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Front Quad, The Queen's College
The Translation Exchange supports regular residencies in Oxford for a translator, or for a writer/poet and their translator. The residency is an opportunity for the visitors to work and collaborate, but also to deliver masterclasses, workshops and talks, interacting with students and the public.

The Visible Translator: Polly Barton in Oxford, 2022-23

The Translation Exchange is thrilled to be developing a brand new residency this year, in partnership with Daniel Hahn, Ros Schwartz, and the Stephen Spender Trust. 

In 2022/23, the award-winning writer and translator Polly Barton joins us as a Humanities Cultural Programme Visiting Fellow. Hosted by the Queen’s College Translation Exchange, Polly will deliver events with students, researchers and public audiences centred on the theme of the “The Visible Translator”. Making acts of translation visible and accessible to new audiences, the residency aims to encourage interdisciplinary, dynamic and creative thinking around translation across the Humanities and beyond.

As a Visiting Fellow, Polly will facilitate workshops and seminars designed to raise the profile of translation as a shared critical practice across the university and expand opportunities for future collaboration and research. 

Central to the residency is a move beyond the university. Partnering with local schools, museums and other cultural organisations, Polly will develop a range of innovative and participatory public-facing activities, including a “Translating Comics” workshop and translation duels, designed to make the translation process visible and interactive.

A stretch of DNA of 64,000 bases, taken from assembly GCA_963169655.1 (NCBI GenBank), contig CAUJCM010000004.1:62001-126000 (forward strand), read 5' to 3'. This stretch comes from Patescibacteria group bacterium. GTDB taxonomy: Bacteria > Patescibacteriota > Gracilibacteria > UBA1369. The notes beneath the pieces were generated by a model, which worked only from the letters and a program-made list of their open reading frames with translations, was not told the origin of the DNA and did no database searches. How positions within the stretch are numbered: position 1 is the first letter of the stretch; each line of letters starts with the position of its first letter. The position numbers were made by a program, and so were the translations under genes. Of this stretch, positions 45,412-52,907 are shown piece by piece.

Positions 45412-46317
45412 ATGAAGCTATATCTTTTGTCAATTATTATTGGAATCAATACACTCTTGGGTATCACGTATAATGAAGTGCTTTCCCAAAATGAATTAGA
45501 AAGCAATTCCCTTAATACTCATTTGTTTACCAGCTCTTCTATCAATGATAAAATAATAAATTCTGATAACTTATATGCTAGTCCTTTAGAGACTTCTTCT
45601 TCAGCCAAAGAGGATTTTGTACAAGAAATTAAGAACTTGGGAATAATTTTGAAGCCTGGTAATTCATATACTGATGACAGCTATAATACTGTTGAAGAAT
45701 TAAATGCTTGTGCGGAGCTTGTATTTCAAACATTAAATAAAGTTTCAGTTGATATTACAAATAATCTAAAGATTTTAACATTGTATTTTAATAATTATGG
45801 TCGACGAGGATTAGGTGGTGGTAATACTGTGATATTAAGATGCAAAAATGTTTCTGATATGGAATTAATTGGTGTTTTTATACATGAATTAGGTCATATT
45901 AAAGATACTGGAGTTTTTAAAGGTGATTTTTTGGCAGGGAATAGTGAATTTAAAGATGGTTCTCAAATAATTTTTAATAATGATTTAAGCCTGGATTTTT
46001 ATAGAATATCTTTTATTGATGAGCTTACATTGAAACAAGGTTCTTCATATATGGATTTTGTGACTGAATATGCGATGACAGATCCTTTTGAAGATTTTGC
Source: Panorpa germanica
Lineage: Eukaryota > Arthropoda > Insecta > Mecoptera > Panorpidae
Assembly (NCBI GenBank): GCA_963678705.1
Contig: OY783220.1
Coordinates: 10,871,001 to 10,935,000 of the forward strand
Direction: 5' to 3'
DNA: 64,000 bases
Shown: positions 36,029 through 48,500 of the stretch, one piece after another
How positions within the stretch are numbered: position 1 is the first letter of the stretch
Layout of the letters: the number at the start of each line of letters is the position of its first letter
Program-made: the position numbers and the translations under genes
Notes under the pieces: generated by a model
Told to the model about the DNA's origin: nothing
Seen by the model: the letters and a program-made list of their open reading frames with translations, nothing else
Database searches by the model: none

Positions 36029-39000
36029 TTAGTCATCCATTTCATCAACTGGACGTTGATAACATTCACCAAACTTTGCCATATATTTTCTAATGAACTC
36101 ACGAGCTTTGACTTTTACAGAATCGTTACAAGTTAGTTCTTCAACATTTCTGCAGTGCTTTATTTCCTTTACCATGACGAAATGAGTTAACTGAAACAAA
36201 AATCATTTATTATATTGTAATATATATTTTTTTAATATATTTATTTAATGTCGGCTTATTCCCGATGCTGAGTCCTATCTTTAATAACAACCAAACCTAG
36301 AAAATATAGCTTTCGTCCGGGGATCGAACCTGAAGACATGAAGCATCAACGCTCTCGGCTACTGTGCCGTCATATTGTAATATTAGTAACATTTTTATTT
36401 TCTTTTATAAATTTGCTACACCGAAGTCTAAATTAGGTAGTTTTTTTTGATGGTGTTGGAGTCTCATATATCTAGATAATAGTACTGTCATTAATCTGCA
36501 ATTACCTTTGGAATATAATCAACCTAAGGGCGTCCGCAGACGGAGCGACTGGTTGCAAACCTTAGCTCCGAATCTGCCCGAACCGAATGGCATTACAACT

The residency forms part of a new national translator-in-residence scheme, developed by a range of partners across the UK and led by translators Daniel Hahn OBE and Ros Schwartz. The scheme is set to run in a consortium of Universities and Literature Development Agencies, including Durham and Aston Universities, New Writing North and Writing West Midlands. The pilot in Oxford contributes to the development of a sustainable national model for future translation residencies, and supports efforts across the UK to diversify curricula, research and literary translation.